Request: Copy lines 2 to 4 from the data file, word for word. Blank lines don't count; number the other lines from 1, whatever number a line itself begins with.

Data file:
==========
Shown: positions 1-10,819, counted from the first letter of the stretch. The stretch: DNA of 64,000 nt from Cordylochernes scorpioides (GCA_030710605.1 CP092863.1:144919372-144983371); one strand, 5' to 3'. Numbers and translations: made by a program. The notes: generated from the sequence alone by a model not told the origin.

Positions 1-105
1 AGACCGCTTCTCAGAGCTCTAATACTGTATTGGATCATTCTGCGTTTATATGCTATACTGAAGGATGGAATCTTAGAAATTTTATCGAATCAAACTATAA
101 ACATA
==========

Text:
Positions 1-105
1 AGACCGCTTCTCAGAGCTCTAATACTGTATTGGATCATTCTGCGTTTATATGCTATACTGAAGGATGGAATCTTAGAAATTTTATCGAATCAAACTATAA
101 ACATA